Michael who? Portillo without prejudice

Sara Bonisteel, a young US writer, hadn't heard of Kensington's Tory hopeful until we sent her to trail him last week
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The Independent Online
I'M THE FIRST to admit it. Americans don't care much about foreign affairs. And the UK's affairs are no exception. Sure we know Tony Blair, and most can remember Margaret Thatcher as the big-haired chum of Ronald Reagan, but that's as far as it goes. Michael Portillo? Honestly, I had no clue.

But this week I followed Portillo on the campaign trail, prospecting for a jewel in the Conservative crown - Alan Clark's former seat in Kensington and Chelsea.

To most Britons the very utterance of his name incites savage hatred or fierce loyalty, but the real-life Portillo is mundane. The former Defence Secretary has embarked on a comeback that promised all the drama and excitement of a prize fight. Yet after a few initial Peter Tatchell sightings, the campaign has simmered down, becoming what the party workers call "quietly efficient".

"Good morning, I'm Michael Portillo. How do you do?" It is 7.45am Wednesday morning, and Mr Portillo is braving the odd shower to catch voters on their way to work. The candidate is an awkwardly wooden man with a broad smile. Amid the commuters at Notting Hill Gate, he could easily be mistaken for a banker or solicitor. Only the supporters with large blue rosettes give him away.

This is the political meet and greet. But I am amused and surprised when the darling of the Right coughs into his hand and without a second thought, shakes the hand of a passing voter who has removed her glove.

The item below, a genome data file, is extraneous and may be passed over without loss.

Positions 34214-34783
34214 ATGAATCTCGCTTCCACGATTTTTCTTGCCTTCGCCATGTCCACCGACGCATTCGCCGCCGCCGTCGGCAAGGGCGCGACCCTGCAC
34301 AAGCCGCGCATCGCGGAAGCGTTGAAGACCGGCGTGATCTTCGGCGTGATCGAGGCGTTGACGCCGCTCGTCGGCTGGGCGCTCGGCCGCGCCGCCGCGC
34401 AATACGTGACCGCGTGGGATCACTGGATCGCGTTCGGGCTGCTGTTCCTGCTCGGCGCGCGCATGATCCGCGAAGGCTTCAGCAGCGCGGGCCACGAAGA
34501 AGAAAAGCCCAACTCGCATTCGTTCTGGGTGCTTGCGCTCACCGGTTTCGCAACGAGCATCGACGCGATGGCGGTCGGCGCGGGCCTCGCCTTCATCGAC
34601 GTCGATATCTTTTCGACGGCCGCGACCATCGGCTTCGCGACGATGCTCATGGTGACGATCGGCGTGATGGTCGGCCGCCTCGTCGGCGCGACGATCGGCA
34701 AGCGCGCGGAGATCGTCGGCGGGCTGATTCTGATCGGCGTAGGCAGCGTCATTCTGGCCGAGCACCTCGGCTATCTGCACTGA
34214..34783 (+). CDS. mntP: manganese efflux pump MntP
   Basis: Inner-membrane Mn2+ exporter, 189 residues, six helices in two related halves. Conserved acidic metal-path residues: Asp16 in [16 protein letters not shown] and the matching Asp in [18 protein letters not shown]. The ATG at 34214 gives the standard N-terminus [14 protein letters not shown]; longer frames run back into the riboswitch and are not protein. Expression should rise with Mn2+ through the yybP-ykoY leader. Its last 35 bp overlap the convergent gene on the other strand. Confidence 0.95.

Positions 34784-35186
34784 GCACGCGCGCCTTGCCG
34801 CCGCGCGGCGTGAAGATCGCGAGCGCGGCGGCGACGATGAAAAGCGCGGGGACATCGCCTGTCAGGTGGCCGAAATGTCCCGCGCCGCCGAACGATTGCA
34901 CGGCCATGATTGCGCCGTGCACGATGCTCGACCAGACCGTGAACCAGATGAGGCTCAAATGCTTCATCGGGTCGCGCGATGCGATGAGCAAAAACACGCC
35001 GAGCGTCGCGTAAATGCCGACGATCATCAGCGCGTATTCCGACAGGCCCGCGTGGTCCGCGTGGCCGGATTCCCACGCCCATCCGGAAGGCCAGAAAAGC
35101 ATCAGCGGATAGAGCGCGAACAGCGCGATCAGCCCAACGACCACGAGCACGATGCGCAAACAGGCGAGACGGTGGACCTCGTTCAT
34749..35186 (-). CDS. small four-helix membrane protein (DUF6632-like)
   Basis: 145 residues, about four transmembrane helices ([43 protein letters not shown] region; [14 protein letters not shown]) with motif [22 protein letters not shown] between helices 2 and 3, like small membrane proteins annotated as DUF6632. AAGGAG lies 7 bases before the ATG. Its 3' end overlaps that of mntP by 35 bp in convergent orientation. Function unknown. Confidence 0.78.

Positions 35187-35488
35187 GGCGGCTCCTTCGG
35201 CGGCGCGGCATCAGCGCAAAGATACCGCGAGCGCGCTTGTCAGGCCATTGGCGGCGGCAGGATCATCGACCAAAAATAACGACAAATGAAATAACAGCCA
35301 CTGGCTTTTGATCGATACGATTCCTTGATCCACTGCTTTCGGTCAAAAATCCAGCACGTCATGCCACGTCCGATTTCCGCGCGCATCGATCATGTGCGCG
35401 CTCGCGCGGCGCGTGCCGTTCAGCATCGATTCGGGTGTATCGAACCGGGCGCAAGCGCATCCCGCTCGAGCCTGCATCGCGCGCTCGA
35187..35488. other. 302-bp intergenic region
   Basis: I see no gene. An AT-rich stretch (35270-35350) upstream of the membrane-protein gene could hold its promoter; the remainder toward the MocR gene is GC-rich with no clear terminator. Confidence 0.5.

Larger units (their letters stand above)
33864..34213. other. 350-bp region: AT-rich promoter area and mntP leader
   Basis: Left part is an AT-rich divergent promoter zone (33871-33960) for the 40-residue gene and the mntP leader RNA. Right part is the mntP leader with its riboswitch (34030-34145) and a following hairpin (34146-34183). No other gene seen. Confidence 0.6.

"I do like meeting people," he says. "I particularly like meeting young people - children at their young ages."

However, the young do not flock to the Tory party, so Michael Portillo must resign himself to meeting his elders. He and his canvassers stop numerous pensioners, for whom his standard phrase is: "If I can ever be of help, please let me know."

Small talk comes as second nature. Yet the only time he seems truly engaged is when the talk turns to Spain. He goes so far as to seek out a Spanish-speaking couple during a ride on a London bus, engaging them in impressive conversation.

Though Mr Portillo is a politician, he doesn't scream it. I'm used to the take-charge kind. So when Mr Portillo asks one of his staff to figure out which bus to take from Sloane Square to the Tories' Smith Square HQ, I am confused. Ostensibly, the man who once took charge of Britain's defence should be able to figure out which London bus to take. We end up walking.

Thursday morning at the Chelsea and Westminster Hospital, and for once there is an audible media buzz as William Hague drops by to lend his support. Mr Portillo tries to put to rest speculation on a future leadership bid. "My purpose [if elected]," he reassures the press, "is to give my support and loyalty to William Hague."

Their body language gives more away. Mr Hague, slightly taller, and equally as mysterious to this young American, coolly greets Mr Portillo at the hospital. He also does more of the talking. Upon his departure, Hague asks if Portillo will be joining him. When the offer is refused, Hague replies stiffly: "Right, see you soon."

Back at the Kensington helm, Mr Portillo continues on his round to meet the locals. "This is a very special constituency with a lot of extraordinary people in it, a lot of remarkable institutions and also a lot of people who have problems of all sorts," he says.

Lunch at a local pub, and a stroll around the neighbourhood helps Mr Portillo put his finger on the pulse of the district. But I wonder what that pulse is. Friday morning I ask: "Mr Portillo, why should a resident vote for you?" He replies: "That's more or less covered in my literature." Thanks a lot.

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